Does your housekeeper watch your young kids while you and your spouse work? You could be in line for a special tax break.
Strategy: Claim the dependent care credit (commonly called the “child care credit”) for amounts paid to the housekeeper. The credit is a dollar-for-dollar reduction of your tax bill.
Best of all, the credit may be based on the entire salary of a housekeeper who provides other domestic services.
Here’s the whole story: For starters, the credit is equal to 30% of the first $3,000 of qualified expenses for one child under age 13, or 30% of the first $6,000 for two or more children under age 13. Qualified expenses can’t exceed your earned income (if single) or the earned income of the lower-earning spouse.
The credit percentage, however, is gradually reduced, based on your adjusted gross income (AGI), until it reaches the 20% level for taxpayers with an AGI above $43,000. In other words, most moderate-to-high income individuals can pocket a maximum $600 credit for the cost of caring for one child, or a $1,200 credit for two or more children.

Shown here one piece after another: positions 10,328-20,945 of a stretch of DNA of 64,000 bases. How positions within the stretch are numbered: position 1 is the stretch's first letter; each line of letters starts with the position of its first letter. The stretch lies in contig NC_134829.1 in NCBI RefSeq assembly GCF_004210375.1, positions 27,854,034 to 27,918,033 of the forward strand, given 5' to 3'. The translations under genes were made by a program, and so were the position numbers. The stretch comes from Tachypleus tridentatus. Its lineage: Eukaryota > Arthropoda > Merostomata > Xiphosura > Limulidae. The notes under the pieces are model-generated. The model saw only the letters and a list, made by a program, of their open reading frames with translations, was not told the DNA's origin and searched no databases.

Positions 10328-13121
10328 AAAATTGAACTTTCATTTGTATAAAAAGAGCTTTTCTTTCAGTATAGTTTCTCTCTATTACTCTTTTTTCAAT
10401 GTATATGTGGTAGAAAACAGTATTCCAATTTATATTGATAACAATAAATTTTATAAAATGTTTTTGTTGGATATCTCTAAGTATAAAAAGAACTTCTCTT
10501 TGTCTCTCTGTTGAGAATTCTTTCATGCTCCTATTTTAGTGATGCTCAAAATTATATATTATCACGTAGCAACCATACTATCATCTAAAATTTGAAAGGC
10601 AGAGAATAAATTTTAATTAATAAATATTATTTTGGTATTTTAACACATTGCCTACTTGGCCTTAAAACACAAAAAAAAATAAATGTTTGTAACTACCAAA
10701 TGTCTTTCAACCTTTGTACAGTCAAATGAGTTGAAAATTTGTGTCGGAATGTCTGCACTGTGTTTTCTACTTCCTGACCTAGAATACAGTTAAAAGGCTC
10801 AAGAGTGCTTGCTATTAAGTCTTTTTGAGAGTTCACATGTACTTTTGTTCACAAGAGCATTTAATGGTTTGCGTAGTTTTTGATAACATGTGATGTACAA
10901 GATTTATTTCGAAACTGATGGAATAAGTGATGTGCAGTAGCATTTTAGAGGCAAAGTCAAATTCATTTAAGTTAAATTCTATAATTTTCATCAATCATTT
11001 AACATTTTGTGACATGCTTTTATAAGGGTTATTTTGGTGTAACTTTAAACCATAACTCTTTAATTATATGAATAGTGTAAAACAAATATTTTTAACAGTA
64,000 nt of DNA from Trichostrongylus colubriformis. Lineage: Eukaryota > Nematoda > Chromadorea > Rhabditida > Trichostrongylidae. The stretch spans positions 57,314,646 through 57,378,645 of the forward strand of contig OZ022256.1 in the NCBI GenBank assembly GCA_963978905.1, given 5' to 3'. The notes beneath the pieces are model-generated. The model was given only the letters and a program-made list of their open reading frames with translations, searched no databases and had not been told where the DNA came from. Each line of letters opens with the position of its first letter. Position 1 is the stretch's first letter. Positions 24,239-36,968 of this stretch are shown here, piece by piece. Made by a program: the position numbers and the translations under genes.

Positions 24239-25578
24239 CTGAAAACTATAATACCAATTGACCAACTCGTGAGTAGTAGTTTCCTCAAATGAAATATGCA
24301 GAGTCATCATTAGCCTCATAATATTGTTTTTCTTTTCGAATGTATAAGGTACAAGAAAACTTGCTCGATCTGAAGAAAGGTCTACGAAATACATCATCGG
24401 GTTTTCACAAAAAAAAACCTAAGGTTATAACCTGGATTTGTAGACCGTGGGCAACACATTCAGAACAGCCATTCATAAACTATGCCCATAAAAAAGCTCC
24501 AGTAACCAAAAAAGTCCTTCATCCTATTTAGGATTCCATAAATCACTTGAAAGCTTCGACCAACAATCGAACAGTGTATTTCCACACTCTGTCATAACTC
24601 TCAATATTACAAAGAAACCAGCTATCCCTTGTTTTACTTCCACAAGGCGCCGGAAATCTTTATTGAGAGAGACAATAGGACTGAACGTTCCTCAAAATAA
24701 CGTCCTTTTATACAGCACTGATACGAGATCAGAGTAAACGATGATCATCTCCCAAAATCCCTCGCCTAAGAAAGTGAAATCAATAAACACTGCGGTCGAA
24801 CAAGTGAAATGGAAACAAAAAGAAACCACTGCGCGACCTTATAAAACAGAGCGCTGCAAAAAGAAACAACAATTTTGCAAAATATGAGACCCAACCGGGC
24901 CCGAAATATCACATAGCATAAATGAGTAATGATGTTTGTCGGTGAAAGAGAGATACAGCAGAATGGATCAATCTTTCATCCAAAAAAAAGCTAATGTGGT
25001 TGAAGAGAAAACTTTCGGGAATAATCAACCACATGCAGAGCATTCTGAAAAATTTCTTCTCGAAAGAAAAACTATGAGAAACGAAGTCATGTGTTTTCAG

The IRS says that the cost of household services qualifies for the credit if it’s incurred, at least partially, for the care of the children. This includes services of a housekeeper, maid or cook, but not amounts paid to a chauffeur or gardener.
If part of the expense is work-related and part is not, you must divide the expense. Only the portion that is work-related qualifies for the credit. You don’t, however, have to do the math if only a small part of the work is attributable to other purposes.
Following is an example provided by the IRS in Pub. 503, Child and Dependent Care Expenses.
“You pay a housekeeper to care for your 9-year-old and 15-year-old children so you can work. The housekeeper spends most of the time doing normal household work and spends 30 minutes a day driving you to and from work. You do not have to divide the expenses. You can treat the entire expense of the housekeeper as work-related because the time spent driving is minimal.”
Online resource: Find IRS Pub. 503 at www.irs.gov/pub/irs-pdf/p503.pdf.